Essential Proof in an Alaska Truck Accident Case


Crashes involving 18-wheelers, semis, and other large trucks are among the deadliest of all traffic accidents, and the risks impact all motorists sharing the road with them. According to the Federal Motor Carrier Safety Administration (FMCSA), there are more than 60 fatalities and 2,250 victims injured in the 3,700 truck accidents that occur nationwide every year. Fortunately, Alaska laws protect your rights if you were hurt or lost a loved one. If you can prove that the collision was the result of truck driver negligence, you can recover monetary damages for your losses.

Therefore, evidence is essential for obtaining the compensation you deserve. The information you need may come from sources you did not expect, since commercial vehicle crashes are unique in many ways. Your Alaska trucking accidents lawyer will gather the evidence necessary to prove your claim, but you should be aware of the basics.


The Role of Evidence in Alaska Truck Accident Claims

In a case based upon negligence, a victim must prove that the incident occurred because the at-fault party failed to exercise reasonable care when acting. A truck crash claim focuses on the careless or unsafe actions by the operator. You may be entitled to compensation if you have evidence showing that the motorist:

  • Ran a red light or stop sign;
  • Was speeding or traveling too fast for conditions;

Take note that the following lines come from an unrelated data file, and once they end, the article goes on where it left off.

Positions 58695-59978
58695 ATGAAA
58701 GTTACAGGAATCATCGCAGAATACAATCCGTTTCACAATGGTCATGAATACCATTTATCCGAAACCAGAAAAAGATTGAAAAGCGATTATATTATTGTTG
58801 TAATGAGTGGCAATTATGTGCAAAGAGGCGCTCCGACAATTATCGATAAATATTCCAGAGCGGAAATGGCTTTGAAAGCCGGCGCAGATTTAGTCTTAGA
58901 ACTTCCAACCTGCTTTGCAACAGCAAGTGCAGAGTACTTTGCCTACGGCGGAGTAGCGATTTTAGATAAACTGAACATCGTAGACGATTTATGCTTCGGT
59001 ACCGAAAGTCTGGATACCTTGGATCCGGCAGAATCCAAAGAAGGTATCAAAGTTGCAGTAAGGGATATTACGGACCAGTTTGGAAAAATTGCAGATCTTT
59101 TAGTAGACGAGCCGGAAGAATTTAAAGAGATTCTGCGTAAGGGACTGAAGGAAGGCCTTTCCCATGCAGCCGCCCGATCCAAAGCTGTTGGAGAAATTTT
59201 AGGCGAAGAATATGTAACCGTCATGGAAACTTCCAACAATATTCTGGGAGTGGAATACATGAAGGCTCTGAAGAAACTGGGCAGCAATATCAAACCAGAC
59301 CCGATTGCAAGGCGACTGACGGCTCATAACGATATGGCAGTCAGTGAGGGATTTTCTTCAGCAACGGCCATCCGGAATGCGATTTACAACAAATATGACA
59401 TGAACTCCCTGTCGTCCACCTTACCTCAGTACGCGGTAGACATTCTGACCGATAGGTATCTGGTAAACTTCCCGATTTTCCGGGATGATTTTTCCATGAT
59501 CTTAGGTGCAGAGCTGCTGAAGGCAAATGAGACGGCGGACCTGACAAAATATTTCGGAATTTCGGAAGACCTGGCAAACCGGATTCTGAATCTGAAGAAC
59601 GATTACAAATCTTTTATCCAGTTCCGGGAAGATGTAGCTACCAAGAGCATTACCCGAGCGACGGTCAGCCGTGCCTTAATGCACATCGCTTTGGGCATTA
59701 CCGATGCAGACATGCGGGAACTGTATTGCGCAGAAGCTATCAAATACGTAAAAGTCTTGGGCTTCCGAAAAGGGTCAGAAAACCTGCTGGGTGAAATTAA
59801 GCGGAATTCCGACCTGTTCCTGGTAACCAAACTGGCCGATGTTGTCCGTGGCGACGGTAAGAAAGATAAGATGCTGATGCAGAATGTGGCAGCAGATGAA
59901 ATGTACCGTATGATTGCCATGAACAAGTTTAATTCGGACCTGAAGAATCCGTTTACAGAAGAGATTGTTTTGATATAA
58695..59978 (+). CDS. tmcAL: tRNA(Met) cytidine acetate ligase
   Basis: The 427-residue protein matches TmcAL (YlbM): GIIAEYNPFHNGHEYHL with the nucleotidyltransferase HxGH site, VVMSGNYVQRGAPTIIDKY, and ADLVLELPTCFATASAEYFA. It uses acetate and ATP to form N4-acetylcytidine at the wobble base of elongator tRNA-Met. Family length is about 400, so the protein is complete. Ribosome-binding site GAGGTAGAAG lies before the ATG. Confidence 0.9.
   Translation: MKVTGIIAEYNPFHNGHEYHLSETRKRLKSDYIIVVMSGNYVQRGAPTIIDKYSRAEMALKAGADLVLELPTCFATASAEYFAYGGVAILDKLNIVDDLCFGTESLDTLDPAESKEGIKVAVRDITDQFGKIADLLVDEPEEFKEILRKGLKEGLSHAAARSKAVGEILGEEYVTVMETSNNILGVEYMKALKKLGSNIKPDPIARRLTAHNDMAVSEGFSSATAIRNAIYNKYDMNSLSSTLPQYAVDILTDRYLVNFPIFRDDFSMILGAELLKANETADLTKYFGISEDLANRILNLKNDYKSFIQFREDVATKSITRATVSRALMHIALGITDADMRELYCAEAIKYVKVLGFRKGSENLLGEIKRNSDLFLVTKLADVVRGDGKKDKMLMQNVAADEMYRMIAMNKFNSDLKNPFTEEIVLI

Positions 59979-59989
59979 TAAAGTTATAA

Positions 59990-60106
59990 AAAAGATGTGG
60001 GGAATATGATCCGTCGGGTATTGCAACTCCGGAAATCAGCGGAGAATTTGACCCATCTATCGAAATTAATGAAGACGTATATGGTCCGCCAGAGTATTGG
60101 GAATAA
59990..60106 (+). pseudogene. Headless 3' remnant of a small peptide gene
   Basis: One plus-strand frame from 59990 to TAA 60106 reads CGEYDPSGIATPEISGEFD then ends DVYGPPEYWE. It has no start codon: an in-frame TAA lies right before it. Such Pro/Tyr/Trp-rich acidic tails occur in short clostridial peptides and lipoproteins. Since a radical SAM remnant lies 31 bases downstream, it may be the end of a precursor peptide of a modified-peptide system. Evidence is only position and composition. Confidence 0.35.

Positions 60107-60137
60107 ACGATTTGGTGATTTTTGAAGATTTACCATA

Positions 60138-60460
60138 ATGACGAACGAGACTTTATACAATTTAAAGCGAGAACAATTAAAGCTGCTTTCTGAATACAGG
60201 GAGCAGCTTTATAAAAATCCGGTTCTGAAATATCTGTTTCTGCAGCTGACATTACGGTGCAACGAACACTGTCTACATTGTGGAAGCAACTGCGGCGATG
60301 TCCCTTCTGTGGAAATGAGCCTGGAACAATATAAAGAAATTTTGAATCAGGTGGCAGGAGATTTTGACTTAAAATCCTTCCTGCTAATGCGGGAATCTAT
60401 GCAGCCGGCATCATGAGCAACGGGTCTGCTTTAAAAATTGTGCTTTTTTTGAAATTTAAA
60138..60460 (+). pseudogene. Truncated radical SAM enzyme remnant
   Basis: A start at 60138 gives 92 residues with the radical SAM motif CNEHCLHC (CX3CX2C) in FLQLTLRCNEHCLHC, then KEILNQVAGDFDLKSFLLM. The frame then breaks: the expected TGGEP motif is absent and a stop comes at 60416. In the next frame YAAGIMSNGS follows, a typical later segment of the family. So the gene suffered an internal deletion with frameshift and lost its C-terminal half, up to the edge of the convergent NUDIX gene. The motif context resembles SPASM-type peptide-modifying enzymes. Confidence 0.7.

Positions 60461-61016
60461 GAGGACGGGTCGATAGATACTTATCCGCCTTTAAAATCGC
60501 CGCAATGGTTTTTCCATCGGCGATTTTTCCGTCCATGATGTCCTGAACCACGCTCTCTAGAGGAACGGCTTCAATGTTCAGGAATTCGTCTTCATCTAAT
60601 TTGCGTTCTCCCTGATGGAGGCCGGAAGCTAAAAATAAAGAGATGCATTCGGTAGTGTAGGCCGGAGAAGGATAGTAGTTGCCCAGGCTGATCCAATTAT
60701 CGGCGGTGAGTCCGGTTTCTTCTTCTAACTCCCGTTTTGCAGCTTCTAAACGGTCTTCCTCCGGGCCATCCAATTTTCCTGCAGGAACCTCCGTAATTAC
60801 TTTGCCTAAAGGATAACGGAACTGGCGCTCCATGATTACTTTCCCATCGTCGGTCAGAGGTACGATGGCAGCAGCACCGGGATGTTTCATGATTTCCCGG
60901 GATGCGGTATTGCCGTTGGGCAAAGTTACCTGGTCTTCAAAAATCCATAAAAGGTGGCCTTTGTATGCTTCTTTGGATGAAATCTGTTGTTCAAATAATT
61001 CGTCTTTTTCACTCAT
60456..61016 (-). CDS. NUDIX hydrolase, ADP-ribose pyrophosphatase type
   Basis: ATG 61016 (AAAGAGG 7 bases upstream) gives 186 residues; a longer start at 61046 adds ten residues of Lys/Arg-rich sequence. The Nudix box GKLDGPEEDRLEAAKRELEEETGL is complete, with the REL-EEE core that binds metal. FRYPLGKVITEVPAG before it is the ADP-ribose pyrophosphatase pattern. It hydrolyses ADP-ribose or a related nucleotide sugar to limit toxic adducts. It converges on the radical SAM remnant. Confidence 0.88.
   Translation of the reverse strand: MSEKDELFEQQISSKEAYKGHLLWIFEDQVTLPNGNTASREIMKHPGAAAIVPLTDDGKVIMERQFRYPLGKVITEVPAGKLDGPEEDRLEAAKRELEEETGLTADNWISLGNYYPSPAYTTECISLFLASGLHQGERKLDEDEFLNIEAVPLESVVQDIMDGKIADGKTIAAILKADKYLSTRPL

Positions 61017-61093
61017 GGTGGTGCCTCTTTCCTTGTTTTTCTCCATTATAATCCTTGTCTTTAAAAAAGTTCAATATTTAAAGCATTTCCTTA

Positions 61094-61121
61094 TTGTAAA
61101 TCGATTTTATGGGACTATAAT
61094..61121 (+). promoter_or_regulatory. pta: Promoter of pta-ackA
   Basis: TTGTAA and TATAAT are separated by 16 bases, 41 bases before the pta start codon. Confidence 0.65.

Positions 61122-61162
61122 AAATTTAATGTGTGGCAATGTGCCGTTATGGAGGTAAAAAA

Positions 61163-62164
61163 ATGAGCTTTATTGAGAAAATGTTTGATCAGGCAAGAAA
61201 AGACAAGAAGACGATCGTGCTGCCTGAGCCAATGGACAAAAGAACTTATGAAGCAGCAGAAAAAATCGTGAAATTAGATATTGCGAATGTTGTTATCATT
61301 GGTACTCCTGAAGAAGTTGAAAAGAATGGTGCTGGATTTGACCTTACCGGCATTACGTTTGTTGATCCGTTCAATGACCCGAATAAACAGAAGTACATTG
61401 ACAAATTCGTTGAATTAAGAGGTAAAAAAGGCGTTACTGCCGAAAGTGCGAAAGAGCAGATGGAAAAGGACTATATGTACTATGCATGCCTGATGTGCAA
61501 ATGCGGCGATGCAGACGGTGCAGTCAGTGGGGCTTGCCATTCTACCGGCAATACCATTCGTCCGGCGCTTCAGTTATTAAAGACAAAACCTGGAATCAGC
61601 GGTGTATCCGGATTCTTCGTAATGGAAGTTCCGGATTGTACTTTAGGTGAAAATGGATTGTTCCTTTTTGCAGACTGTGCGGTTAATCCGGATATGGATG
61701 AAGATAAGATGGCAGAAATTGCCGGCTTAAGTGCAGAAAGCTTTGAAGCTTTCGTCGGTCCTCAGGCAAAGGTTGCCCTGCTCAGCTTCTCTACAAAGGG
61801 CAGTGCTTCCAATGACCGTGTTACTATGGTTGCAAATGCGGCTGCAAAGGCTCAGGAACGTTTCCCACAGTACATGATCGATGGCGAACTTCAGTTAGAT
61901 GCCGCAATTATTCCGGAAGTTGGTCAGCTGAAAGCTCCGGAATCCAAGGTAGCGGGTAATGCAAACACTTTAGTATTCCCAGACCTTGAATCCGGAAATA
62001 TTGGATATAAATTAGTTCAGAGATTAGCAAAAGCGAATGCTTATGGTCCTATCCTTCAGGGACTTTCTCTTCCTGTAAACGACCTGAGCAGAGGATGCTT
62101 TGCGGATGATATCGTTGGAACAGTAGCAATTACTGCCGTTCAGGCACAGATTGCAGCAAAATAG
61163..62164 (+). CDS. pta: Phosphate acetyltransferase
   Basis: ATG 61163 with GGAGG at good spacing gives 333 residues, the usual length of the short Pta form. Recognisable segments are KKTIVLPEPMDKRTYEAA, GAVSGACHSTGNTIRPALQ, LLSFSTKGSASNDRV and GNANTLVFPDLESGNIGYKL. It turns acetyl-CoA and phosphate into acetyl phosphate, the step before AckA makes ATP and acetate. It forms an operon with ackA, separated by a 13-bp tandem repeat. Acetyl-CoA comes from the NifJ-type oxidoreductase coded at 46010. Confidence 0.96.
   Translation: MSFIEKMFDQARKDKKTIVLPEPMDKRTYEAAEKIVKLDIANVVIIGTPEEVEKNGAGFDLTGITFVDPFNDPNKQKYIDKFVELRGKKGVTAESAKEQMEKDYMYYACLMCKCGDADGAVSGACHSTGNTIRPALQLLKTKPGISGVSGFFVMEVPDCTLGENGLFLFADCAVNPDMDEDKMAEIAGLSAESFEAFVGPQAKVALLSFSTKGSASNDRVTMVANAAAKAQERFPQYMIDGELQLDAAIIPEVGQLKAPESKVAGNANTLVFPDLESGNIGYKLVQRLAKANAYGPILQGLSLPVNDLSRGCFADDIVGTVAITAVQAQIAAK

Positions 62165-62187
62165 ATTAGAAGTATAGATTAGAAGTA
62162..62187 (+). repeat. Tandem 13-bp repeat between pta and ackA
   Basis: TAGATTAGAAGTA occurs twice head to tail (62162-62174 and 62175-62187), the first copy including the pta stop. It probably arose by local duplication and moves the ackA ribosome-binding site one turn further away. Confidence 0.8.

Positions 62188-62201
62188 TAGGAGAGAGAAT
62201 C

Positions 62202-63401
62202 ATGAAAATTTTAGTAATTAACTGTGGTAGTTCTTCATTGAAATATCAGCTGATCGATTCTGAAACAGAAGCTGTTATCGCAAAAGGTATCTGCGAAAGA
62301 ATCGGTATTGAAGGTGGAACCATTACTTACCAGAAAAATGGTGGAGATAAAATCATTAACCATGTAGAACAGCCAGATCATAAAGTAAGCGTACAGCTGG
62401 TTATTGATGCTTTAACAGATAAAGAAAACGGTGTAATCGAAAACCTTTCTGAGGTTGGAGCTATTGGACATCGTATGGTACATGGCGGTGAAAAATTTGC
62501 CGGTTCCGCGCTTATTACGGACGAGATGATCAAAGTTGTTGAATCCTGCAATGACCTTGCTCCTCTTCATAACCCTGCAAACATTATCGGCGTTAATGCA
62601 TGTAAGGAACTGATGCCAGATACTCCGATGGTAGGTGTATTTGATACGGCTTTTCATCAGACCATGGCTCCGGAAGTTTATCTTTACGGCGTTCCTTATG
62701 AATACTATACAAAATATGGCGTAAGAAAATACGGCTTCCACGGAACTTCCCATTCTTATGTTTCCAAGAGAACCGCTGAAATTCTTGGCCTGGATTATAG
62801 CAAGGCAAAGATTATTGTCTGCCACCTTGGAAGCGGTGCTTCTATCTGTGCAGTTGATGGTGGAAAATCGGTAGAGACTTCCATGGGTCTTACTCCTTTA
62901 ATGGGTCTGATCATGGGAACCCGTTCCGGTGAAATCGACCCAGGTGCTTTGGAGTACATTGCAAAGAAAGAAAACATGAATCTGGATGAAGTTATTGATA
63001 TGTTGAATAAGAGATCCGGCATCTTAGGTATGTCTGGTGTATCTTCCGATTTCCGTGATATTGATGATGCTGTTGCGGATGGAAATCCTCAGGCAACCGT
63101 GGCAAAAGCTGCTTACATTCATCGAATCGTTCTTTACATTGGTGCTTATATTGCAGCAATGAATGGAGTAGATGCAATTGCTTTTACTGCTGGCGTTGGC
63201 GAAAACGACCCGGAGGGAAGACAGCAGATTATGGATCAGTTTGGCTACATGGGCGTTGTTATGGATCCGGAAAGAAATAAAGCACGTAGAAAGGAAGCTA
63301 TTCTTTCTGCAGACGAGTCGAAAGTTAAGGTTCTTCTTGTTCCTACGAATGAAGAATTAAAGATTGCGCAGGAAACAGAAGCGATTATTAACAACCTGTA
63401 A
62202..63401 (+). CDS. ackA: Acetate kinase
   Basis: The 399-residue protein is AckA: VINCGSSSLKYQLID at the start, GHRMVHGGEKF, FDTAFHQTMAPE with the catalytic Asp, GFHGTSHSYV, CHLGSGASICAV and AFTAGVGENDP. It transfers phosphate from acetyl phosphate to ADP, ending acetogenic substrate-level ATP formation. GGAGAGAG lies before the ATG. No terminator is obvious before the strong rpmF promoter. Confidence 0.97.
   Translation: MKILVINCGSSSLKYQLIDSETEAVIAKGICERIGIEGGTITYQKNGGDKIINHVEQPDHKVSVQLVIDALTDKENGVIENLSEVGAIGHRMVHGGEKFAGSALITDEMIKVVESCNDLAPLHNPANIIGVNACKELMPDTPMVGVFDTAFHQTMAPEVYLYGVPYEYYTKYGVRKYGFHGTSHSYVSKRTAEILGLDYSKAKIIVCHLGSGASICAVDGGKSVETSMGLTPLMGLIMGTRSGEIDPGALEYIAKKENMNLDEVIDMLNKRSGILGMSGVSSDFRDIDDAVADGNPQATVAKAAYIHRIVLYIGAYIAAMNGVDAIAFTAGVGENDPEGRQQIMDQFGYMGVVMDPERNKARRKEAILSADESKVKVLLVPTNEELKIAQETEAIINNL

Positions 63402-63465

• Drove while under the influence of alcohol or drugs; or,
  • Failed to yield right of way.

Some of this information you may acquire at the scene of an accident, such as by taking photos of damage, traffic signage, lane markings, and other physical evidence. However, there is additional information that is specific to truck accidents, especially considering the fact that these incidents can be caused by factors that would never be present in a car crash.


Evidence for Proving a Truck Collision

Truck operators are bound by strict rules and recordkeeping obligations to enhance safety, but some of these requirements also serve as sources of evidence in a truck accident case. It can be challenging to uncover this information if you do not have a legal background, so trust your lawyer to gain access to:

  • Logs that track the operator’s activities, breaks, and mileage to ensure compliance with Hours of Service (HOS) regulations;
  • Information from the federal Drug & Alcohol Clearinghouse, which screens truck drivers for illegal substance abuse;
  • Event data recorders, i.e., a truck’s “black box” that records the operators actions, speed, acceleration, and other actions at impact;
  • The cargo manifest, which may reveal whether the load was too heavy; and,
  • Maintenance records that contain details about inspections, repairs, and other services to the truck.


Reach Out to a Skilled Alaska Truck Accident Attorney

Even with information on the types of evidence needed to support your case, it is still crucial to retain experienced legal help for a truck accident claim. For more information on the legal process, please contact Power & Power Law. We can schedule a no-cost consultation to discuss the details at our offices in Anchorage, Alaska.